Recently 11 Alabama nurses resigned from the Alabama Department of Public Health and 50 healthcare workers requested reassignment to avoid having to distribute the Plan-B morning-after pill. They objected to being involved with chemical abortions.
What’s the fuss? that was the response of the man in charge of family planning for the health department. According to Dr. Tom Miller, emergency contraceptives do not cause a woman to abort a growing fetus, like the RU-486 pill does. Instead, he says, it prevents a “fertilized egg” from attaching to the lining of the uterus.
But just what is a “fertilized egg” actually a developing embryo, to use proper scientific terminology if not human life? And if a drug that renders a mother’s body inhospitable to life stops its development, is this not an abortion?
People who are not ideologues for causes like population control, abortion “rights” and so-called “family planning” know in their gut that there is something wrong unnatural about pills, drugs and potions that interrupt the normal course of things, especially things as delicate and beautiful as human reproduction. There is a reason these things are forbidden by the Hippocratic Oath that all physicians, at least until recently, have taken when they received their medical degrees. And that is why these brave Alabama nurses were instinctively repulsed by the idea of distributing the morning-after pill.
Not that the revolt of the nurses gives Dr. Miller pause. Rather he falls back on the standard liberal jibe that they are trying to impose their personal religious views on others. “It's not appropriate for me or any other group to dictate public health policy based on personal beliefs,” he says. Yet this is precisely what he is doing in his absurd and idiosyncratic claim that human life begins not at conception but at implantation.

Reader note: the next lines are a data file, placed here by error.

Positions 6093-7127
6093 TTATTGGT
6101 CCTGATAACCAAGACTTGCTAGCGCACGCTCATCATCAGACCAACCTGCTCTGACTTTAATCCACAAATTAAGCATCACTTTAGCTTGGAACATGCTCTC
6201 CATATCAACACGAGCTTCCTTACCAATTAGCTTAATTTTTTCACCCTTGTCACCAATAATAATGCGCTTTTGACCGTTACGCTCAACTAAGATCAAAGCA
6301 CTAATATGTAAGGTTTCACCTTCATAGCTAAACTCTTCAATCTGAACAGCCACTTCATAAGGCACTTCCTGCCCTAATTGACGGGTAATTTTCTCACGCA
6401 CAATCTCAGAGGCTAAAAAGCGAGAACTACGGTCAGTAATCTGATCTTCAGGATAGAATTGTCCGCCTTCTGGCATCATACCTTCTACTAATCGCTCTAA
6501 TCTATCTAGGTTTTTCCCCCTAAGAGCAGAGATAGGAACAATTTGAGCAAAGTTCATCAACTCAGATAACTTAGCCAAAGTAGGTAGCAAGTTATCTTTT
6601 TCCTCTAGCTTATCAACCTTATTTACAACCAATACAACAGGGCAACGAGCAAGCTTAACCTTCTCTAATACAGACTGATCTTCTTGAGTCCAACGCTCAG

To bolster the view that Dr. Miller represents scientific wisdom and the nurses represent religious obscurantism, The Montgomery Advertiser quotes a Nurse Tyner as saying that “The medical definition is that you are not pregnant until the egg implants. The Christian definition is that you are pregnant after conception,” and says she is wrong.
But Tyner is only wrong in suggesting that her position is a sectarian one. It is not merely the Christian definition that life begins at conception; it is the scientific and medical definition as well.
This theory is about as much in doubt as that the earth goes round the sun.
Yet the U.N.-controlled World Health Organization, ever ready to do the bidding of the family planners, has obligingly redefined pregnancy to begin at implantation. It seems that there is a lot of money to be made by selling the morning-after pill, and inconvenient truths must be got out of the way. The war on people must go on.
Steve Mosher is the president of Population Research Institute, a non-profit organization dedicated to debunking the myth that the world is overpopulated.